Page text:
A passerby, Chanel Nicole Miller, 19, took on the role of emcee during the exchange. She said she was on her way to work as a line cook when she stopped by the demonstration. She said she stepped forward when she heard officials talking.
“When the mayor got up there and started cursing, getting red, yelling, showing his ignorance and pain that he didn’t know how to express, I felt like I had to say something,” she said.
Miller stood up and described her experience as a resident of the city and the discrimination she’s faced as a black woman. She said she felt as if the crowd wanted her to speak up. She criticized officials for failing to answer questions, or acknowledging that the city used excessive force against protesters on Sunday.
Police Chief Cynthia Renaud said the list of names of people who died at the hands of police don’t seem to end, but they stop in Santa Monica.
“I believe in the peace; I believe in the community I serve,” she said. Then she, the mayor and others took a knee in solidarity with the protesters.
The act was viewed with skepticism by some in the crowd.
In Los Angeles, demonstrators marched through downtown streets with what appeared to be a police escort, with motorcycle officers on both sides of the lead marchers slowly rolling along with them as car horns echoed off the buildings.
While Floyd’s death has fueled this wave of demonstrations — he died after Minneapolis police officer Derek Chauvin held him down by the neck with his knee for nearly nine minutes, even after he became unresponsive — his is not the only one that protesters can point to as motivation to call for change. Taylor was killed by Louisville police who stormed her home in the middle of the night on a “no-knock” warrant March 13, and it took the public release of video for authorities to arrest and charge the men who shot Ahmaud Arbery earlier this year in south Georgia.
Los Angeles County and city law enforcement also have storied histories of corruption and brutality, which at one point led to federal oversight. Only recently were police misconduct cases in California made available to the public, but examples of questionable practices against blacks and other minorities remain.
Amid the continued unrest, Gov. Gavin Newsom called for statewide guidelines governing law enforcement’s use of force to control crowds at protests. Currently, municipalities have varying rules when it comes to deploying methods such as tear gas, he said, resulting in unequal treatment of protesters across the state.
“It’s clear to me we need to standardize those approaches,” he said.
Newsom said he also planned to sign a law directing the California Commission on Peace Officer Standards and Training to immediately stop training law enforcement to perform carotid holds on suspects.
“That has no place any longer in 21st century practices,” he said.
Black Lives Matter organizers wanted to bring the rage over the George Floyd case and so many others to L.A.’s elites, in their own neighborhoods.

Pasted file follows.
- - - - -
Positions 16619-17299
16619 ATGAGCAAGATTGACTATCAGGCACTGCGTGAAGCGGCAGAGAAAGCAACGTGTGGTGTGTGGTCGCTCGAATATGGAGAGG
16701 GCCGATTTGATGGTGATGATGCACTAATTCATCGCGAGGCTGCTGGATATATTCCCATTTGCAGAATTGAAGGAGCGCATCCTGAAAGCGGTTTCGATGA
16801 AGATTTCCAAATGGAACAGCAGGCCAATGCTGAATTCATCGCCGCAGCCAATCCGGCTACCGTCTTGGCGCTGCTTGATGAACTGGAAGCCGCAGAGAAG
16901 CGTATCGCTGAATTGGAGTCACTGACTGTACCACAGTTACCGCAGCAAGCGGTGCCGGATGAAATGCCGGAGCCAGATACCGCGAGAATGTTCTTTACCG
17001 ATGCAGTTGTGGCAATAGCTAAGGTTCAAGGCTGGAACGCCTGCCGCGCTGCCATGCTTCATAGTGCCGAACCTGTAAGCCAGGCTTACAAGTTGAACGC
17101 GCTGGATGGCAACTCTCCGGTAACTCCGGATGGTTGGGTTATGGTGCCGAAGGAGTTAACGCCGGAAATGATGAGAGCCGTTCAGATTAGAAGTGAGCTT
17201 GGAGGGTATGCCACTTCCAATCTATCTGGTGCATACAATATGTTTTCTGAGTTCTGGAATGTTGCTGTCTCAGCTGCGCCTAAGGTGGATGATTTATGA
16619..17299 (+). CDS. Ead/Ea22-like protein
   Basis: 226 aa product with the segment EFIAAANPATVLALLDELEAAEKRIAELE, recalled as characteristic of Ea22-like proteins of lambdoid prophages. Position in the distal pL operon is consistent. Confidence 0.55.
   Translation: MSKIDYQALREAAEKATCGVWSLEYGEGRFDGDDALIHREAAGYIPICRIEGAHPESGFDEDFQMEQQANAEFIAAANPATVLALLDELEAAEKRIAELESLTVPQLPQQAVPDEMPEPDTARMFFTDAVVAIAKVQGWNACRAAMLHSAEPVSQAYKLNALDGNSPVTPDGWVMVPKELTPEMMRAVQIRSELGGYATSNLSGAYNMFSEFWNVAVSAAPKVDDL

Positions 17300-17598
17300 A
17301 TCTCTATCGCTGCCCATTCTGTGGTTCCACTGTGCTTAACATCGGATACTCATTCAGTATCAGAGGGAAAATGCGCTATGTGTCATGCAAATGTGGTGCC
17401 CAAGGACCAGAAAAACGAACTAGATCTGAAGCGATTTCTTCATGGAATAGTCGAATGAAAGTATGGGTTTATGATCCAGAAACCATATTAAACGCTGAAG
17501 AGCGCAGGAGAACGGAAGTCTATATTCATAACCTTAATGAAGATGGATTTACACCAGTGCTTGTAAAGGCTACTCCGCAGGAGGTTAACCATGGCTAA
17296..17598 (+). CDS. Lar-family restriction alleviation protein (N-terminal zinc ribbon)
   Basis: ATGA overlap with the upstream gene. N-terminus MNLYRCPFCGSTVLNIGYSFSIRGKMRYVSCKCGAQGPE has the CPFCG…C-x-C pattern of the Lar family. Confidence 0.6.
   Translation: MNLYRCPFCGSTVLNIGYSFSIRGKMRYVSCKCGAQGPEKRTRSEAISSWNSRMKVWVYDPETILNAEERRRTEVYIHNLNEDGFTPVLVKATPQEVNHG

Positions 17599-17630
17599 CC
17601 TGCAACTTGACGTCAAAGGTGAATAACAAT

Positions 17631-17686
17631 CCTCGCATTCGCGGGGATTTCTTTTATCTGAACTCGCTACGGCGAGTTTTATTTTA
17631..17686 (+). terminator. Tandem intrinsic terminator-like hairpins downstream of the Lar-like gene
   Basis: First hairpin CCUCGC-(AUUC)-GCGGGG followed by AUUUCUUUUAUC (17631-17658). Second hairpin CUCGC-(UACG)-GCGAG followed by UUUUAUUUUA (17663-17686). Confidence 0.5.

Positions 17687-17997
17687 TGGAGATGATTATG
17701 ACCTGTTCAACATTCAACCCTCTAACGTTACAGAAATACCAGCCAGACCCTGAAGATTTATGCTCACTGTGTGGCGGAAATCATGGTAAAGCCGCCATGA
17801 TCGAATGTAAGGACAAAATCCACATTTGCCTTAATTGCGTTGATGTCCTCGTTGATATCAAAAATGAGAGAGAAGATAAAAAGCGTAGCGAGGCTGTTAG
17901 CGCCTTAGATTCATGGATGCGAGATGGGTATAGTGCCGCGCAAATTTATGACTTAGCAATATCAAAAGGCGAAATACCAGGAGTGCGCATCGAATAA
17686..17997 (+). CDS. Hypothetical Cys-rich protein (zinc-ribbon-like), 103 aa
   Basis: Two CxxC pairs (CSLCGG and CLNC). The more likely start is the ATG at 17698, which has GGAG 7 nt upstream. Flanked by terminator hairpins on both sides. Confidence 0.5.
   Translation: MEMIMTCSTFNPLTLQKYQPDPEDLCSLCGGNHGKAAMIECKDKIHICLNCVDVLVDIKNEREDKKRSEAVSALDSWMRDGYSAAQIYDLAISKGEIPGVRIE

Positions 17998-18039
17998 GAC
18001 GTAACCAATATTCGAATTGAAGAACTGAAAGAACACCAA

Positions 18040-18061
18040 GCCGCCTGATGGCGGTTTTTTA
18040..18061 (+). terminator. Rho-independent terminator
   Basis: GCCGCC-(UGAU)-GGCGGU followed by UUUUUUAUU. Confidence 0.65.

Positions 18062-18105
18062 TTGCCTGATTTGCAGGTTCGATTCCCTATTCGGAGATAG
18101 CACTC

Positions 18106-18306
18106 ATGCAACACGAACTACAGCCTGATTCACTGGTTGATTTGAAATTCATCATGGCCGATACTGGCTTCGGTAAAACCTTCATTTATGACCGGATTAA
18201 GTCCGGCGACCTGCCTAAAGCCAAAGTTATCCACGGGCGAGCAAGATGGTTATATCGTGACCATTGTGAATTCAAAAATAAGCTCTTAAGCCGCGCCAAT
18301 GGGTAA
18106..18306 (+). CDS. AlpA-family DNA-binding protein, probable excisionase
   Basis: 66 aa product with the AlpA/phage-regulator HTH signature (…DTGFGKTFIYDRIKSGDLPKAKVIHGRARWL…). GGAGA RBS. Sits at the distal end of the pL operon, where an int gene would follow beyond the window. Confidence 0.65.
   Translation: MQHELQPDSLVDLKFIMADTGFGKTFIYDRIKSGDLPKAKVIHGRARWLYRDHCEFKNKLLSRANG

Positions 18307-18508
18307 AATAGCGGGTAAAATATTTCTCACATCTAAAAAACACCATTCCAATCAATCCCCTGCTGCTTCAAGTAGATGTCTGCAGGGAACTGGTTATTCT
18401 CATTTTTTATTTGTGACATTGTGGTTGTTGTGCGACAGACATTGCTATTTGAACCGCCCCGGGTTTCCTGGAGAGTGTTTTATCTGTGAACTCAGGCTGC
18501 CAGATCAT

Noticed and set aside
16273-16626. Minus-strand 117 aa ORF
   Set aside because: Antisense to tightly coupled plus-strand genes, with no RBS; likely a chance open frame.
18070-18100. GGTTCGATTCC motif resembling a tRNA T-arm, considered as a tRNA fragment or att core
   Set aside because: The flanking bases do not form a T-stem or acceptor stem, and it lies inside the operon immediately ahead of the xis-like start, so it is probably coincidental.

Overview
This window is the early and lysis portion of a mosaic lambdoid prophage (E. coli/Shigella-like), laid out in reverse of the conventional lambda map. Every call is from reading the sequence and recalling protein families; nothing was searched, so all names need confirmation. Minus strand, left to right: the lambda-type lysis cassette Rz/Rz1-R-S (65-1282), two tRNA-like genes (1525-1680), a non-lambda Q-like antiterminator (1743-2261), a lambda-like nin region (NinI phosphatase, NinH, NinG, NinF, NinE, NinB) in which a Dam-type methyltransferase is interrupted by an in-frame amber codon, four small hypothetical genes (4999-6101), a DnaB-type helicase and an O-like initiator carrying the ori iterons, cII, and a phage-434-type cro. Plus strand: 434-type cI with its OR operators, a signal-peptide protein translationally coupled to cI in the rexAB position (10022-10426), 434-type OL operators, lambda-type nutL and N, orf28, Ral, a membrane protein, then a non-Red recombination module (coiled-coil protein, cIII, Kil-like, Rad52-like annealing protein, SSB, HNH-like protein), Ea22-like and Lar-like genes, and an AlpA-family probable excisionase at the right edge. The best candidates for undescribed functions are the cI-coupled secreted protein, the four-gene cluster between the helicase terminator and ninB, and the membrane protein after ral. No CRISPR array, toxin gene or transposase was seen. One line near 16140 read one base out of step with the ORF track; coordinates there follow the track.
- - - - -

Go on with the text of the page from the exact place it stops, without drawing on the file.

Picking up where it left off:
Garcetti called for police to minimize the use of rubber bullets earlier this week as a result of widespread criticism of police tactics and a host of videos locally and across the country showing officers firing them at nonthreatening demonstrators and journalists.
After days of aggressively enforced curfews, Los Angeles lifted them on Thursday.
With curfews lifted, Los Angeles and other Southern California cities saw largely peaceful protests Thursday night as demonstrations continued with few reports of any problems. Demonstrations on Friday popped up in Santa Clarita, Lakewood and in Orange County cities such as Irvine and Fountain Valley.
Police said they needed a curfew earlier this week in various cities and across Los Angeles County to control crowds and crack down on looting that occurred in a few spots, including downtown, Van Nuys, Hollywood, Long Beach, Santa Monica and the Fairfax district. But there have not been any major reports of stealing in several days.
L.A. County Supervisors are set to vote Tuesday on a bill to develop rules for protests, requiring social separation and other actions to protect demonstrators from COVID-19 which has infected more than 60,000 and killed more than 2,500 in the county.
The motion directs the Department of Public Health, in collaboration with the sheriff and all other local law enforcement agencies in the county, to immediately issue guidance on health and safety measures regarding issuing citations, transporting and detaining protesters, using face masks, deciding when to implement physical distancing and when to use tear gas.
Times staff writers Hannah Fry, Priscella Vega, Ben Oreskes and Matthew Ormseth, as well as City News Service, contributed to this report.
The stories shaping California
Get up to speed with our Essential California newsletter, sent six days a week.
You may occasionally receive promotional content from the Los Angeles Times.